Liz and Jimmy, on the other hand, became firm friends during the shoot, staying out together all night on several occasions. Cast and crew had little doubt they were intimate, especially when they turned up on the set holding hands. Liz was married to Michael Wilding at the time and the marriage was on rocky ground despite her having just given birth to their son Christopher. She divorced Wilding in January 1957. When she learned of Jimmy’s death a few weeks later Liz was inconsolable and given two weeks away from the set to recover. She was said to have spent a few days in a psychiatric hospital as well. When Oscar time came around she refused to attend unless the Academy agreed to award Dean a posthumous statuette, something they were not prepared to do.
Jimmy & Liz during a break on the set
Director George Stevens gave Hudson the choice of leading lady between Grace Kelly and Elizabeth Taylor. He chose Liz and they became lifelong friends. Some still say they were more than just friends. Phyllis Gates strongly believed her husband and Liz became lovers while making Giant. Was Liz sleeping with both her co-stars? I doubt it very much. Her desolation over Dean’s death seemed more than the usual reaction to the demise of a colleague, so much so that it would be stretching things a bit to believe she was alternating between him and Rock. She did have a tendency to fall in love at the drop of a hat so to speak, but she usually did so one man at a time.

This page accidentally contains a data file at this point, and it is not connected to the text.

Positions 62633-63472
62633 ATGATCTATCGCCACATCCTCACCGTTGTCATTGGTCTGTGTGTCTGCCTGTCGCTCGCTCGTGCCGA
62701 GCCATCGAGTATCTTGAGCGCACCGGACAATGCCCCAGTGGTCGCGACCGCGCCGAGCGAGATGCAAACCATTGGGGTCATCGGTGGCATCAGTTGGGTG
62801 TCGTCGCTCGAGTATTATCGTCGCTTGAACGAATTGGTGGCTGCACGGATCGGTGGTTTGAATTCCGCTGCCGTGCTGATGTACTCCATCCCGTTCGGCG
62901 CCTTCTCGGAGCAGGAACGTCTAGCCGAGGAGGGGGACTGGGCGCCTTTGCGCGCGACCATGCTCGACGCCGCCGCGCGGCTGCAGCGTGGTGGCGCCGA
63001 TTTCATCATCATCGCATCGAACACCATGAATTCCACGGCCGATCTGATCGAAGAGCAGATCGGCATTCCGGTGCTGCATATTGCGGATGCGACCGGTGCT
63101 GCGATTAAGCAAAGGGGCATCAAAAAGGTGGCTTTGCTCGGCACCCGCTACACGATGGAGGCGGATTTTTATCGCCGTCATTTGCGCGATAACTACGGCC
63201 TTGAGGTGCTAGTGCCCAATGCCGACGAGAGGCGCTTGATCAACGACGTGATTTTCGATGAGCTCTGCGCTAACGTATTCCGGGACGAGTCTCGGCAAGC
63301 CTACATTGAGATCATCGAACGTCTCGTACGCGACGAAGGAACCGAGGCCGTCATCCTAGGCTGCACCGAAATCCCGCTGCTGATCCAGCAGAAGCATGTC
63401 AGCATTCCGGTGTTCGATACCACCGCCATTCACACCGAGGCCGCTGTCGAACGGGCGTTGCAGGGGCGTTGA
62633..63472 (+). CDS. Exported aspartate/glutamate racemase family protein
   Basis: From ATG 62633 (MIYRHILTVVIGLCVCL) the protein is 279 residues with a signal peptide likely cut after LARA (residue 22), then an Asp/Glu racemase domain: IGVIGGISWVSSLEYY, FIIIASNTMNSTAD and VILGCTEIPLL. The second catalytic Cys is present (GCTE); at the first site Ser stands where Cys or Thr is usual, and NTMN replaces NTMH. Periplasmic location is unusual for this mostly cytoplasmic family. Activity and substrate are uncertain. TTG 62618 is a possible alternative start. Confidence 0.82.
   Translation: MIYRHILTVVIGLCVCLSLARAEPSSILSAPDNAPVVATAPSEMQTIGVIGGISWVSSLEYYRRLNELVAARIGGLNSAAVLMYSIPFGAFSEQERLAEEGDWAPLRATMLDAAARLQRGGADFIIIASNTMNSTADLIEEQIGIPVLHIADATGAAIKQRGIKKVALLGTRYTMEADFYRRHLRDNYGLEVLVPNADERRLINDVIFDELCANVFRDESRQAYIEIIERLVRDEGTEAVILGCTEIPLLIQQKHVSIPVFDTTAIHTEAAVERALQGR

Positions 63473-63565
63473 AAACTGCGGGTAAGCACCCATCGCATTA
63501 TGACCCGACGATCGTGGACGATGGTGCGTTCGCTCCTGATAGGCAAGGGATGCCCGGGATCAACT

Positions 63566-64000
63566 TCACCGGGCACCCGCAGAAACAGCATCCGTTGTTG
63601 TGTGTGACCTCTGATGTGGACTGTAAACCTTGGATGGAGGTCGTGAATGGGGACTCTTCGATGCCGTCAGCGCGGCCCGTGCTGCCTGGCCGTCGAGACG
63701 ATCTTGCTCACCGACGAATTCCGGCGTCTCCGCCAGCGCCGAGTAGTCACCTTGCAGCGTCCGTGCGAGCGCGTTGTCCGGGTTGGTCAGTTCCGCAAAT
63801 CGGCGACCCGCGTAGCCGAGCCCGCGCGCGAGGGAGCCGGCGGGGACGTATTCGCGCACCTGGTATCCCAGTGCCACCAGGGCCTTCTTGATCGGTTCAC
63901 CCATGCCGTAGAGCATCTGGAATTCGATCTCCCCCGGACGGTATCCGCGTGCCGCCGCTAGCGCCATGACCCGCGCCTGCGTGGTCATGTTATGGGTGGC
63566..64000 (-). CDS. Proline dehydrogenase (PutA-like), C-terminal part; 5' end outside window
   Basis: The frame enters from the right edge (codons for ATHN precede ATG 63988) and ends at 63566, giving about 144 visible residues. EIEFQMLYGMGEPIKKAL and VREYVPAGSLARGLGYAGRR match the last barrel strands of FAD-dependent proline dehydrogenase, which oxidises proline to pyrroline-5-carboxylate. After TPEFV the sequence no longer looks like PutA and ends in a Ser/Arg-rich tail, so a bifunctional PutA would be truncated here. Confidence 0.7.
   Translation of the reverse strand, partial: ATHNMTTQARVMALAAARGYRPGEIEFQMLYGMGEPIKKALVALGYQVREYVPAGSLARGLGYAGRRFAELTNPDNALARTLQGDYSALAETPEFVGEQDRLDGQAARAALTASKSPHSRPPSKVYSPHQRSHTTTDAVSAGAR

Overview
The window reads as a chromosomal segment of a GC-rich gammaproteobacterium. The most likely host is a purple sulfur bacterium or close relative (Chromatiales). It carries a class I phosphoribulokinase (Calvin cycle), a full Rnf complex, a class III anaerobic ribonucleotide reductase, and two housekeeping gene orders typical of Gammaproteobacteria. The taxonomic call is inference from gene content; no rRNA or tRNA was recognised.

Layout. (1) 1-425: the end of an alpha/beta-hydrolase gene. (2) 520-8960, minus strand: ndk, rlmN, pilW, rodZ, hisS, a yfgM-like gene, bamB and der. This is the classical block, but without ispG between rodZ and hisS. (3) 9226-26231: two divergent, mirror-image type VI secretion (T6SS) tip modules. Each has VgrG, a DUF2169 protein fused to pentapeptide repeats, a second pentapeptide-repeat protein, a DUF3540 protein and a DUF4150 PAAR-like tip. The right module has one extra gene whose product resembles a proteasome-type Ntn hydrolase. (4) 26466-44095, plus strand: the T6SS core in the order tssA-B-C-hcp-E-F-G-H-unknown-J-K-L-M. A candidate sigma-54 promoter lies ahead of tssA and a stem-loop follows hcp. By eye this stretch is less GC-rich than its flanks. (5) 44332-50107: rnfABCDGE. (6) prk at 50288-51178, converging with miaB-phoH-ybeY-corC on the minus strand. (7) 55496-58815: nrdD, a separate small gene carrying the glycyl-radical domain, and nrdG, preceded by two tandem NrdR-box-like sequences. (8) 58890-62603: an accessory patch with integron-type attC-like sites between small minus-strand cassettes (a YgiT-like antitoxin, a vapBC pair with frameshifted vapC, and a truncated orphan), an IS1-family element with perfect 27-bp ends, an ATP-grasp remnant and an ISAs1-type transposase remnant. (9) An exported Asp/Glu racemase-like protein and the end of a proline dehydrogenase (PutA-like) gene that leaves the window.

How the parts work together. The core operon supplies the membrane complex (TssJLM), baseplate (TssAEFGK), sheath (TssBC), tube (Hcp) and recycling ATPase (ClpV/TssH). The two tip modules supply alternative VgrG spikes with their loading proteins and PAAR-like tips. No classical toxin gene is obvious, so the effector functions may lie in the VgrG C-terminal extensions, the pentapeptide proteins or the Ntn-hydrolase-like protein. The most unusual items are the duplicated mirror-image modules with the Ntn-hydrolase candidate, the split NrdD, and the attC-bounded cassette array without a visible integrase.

All things considered Giant was quite a bold undertaking for the 1950s given its focus on the treatment of Latinos in Texas in the decades covered in the story. Stephens maintained an open set at the Reata house near Marfa, Texas throughout the 45 days of shooting in the Lone Star State, which in itself exposed him to the wrath of Texans unhappy with his stance on racial issues in their state. Nevertheless, he stuck steadfastly to his guns, determined to get his anti-racism message across. Even today (2015) the segregated cemetery for Latinos in the little town of Marfo that existed in 1955 is still there, complete with barbed wire separating it from the other side reserved for Anglos.